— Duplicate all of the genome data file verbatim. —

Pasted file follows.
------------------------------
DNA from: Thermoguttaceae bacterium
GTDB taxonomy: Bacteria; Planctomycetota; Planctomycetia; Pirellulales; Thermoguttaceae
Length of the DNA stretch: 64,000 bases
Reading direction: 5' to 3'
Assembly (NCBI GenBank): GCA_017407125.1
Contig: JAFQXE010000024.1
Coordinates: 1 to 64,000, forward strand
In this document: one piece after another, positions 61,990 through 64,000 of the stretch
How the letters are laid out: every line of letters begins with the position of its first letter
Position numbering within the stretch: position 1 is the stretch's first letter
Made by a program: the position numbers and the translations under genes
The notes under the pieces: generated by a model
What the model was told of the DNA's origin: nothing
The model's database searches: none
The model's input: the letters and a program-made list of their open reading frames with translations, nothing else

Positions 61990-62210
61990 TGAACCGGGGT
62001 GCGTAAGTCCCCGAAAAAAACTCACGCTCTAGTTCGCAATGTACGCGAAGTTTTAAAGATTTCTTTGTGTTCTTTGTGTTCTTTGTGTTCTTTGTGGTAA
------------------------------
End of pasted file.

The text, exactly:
DNA from: Thermoguttaceae bacterium
GTDB taxonomy: Bacteria; Planctomycetota; Planctomycetia; Pirellulales; Thermoguttaceae
Length of the DNA stretch: 64,000 bases
Reading direction: 5' to 3'
Assembly (NCBI GenBank): GCA_017407125.1
Contig: JAFQXE010000024.1
Coordinates: 1 to 64,000, forward strand
In this document: one piece after another, positions 61,990 through 64,000 of the stretch
How the letters are laid out: every line of letters begins with the position of its first letter
Position numbering within the stretch: position 1 is the stretch's first letter
Made by a program: the position numbers and the translations under genes
The notes under the pieces: generated by a model
What the model was told of the DNA's origin: nothing
The model's database searches: none
The model's input: the letters and a program-made list of their open reading frames with translations, nothing else

Positions 61990-62210
61990 TGAACCGGGGT
62001 GCGTAAGTCCCCGAAAAAAACTCACGCTCTAGTTCGCAATGTACGCGAAGTTTTAAAGATTTCTTTGTGTTCTTTGTGTTCTTTGTGTTCTTTGTGGTAA